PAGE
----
03:43 S4: And at that point, she had said she really didn't need to hire anybody but was just interested in talking to me because in my resume, I also had gone to the University of Texas at Austin, and she felt like she should, I don't know, give me a chance. So yeah, we met and I told her... Apparently, I talked more about the importance of massage than I did about wanting to teach yoga, and I didn't realize I did that, but I'm very passionate about the power of touch and the impact it has on our emotional state, and that's really where my focus was when I got back, was around trauma-informed bodywork, how to use bodywork for emotional wellness, and so yeah, she contacted me like what, three weeks later, I think via email and just said, "Hey, let's chat about maybe a unique offering, we can do." So, I'll let you take it.
04:37 S3: Yeah, so I actually moved to Portland, maybe like a year or less before Tiffany did, I moved here to go to law school, originally from Missouri. And then I just decided that that wasn't what I wanted to do. I was walking with my partner one day just around the neighborhood, and we saw this building for lease and it looked like you could live there, and it was like a retail space, so I was like, "Hmm, I wonder if I could do something here." And I had no... I had my yoga teacher training certificate just for fun that previous summer, and it was just a hobby of mine, and I had like... I just did it for fun, and I wasn't even teaching yoga here or anything, but I was like, "Well, maybe I could open up a yoga studio there," so we contacted the owner and they said, "Okay, yeah, that works out." So we terminated our lease at our other place and signed the lease to have a yoga studio, and it was like a live-work space situation. And so I think I was only there for a few months whenever I met Tiffany, so I opened up in January, and then I met Tiffany, I think... I don't know. September?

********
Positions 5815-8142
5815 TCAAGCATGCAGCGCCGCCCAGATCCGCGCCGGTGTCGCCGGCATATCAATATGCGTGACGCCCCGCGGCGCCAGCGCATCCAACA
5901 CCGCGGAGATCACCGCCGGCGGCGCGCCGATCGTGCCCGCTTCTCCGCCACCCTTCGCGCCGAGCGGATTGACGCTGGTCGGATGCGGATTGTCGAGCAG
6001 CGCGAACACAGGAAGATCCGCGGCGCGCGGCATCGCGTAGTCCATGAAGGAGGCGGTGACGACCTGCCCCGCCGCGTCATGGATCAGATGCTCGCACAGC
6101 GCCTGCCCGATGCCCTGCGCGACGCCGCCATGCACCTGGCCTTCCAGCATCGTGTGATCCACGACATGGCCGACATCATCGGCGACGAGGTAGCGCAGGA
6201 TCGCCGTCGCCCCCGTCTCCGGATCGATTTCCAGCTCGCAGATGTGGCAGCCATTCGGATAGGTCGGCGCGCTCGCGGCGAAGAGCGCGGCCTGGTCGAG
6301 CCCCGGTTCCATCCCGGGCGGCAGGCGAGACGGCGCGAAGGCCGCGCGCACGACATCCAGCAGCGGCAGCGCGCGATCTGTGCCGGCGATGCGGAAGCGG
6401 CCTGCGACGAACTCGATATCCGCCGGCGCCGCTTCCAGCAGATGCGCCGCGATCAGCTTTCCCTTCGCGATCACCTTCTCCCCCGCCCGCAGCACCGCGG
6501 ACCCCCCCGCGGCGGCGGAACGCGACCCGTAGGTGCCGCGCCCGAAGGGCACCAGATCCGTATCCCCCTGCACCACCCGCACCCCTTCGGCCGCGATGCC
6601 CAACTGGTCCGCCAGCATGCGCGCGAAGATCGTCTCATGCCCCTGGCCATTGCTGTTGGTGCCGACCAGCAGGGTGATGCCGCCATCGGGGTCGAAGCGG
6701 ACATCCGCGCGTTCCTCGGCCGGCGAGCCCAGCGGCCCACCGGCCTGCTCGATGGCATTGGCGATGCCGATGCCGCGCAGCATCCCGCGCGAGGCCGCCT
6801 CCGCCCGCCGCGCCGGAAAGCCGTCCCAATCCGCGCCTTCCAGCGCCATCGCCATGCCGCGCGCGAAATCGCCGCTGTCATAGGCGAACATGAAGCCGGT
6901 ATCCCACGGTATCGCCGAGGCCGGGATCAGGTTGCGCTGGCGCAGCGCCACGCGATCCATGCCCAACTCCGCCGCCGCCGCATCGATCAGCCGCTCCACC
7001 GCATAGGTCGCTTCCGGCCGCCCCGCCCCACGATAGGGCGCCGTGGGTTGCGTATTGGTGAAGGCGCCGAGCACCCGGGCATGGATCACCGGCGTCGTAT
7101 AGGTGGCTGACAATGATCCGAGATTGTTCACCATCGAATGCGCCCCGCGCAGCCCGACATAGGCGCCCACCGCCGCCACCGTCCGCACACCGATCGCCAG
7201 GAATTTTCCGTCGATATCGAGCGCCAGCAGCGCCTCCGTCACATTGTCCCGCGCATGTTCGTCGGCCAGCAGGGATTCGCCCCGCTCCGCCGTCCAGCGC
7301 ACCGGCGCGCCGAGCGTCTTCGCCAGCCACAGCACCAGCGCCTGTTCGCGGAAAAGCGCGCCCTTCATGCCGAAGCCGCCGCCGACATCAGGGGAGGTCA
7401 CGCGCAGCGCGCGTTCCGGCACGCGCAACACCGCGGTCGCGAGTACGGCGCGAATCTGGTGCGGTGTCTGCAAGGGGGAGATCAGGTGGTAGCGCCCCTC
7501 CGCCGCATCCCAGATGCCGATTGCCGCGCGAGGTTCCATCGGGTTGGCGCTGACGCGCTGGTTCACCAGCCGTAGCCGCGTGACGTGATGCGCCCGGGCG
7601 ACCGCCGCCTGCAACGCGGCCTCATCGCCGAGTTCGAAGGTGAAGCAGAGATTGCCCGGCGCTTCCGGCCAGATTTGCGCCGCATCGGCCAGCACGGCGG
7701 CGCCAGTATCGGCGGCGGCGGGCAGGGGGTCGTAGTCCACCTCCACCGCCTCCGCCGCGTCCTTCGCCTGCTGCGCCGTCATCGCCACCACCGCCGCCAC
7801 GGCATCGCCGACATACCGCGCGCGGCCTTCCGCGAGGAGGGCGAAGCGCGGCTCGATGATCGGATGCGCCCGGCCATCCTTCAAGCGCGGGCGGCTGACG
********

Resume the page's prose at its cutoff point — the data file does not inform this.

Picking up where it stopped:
05:55 S4: It was probably like, September? Yeah.
05:57 S3: Around September, so yeah, I was the only one teaching. I think I had two other teachers that maybe taught a couple of classes here and there, and I started to talk to some other ones, Tiffany contacted me and I said I would meet with her. I was really just kind of open to meeting other people with like-minded interests and other business owners, and so I met with her and, yeah, we talked a lot about massage, and for me, massage was something... I have a yoga background, I don't have a massage background, massage was something that I saw as a luxury that you do once a year on your birthday, and I, personally at that point, I had maybe received three professional massages in my life, and so... But it's something that I love and I was like, how do I receive massage every day? After talking to Tiffany about the benefits and how it's actually really important for you, and it's not just a luxury. And I was like, "Okay, I wanna figure out a way that people can receive touch every single day for an affordable rate," because it's not something that everyone can afford. And so that's kind of how the idea came about to have it in a class setting with multiple people, so it could be more affordable and more of something that you would do as a wellness routine and not just something that you maybe do a couple of times a year.
07:23 S1: Wow, what a great story. I mean, absolutely, some beautiful elements of serendipity, but also what a great lesson for both of you about being open to something new, and the path of your lives changing. I love that. That's so great. Alright, I'm gonna guess the number one question you both get is, what's Yomassage?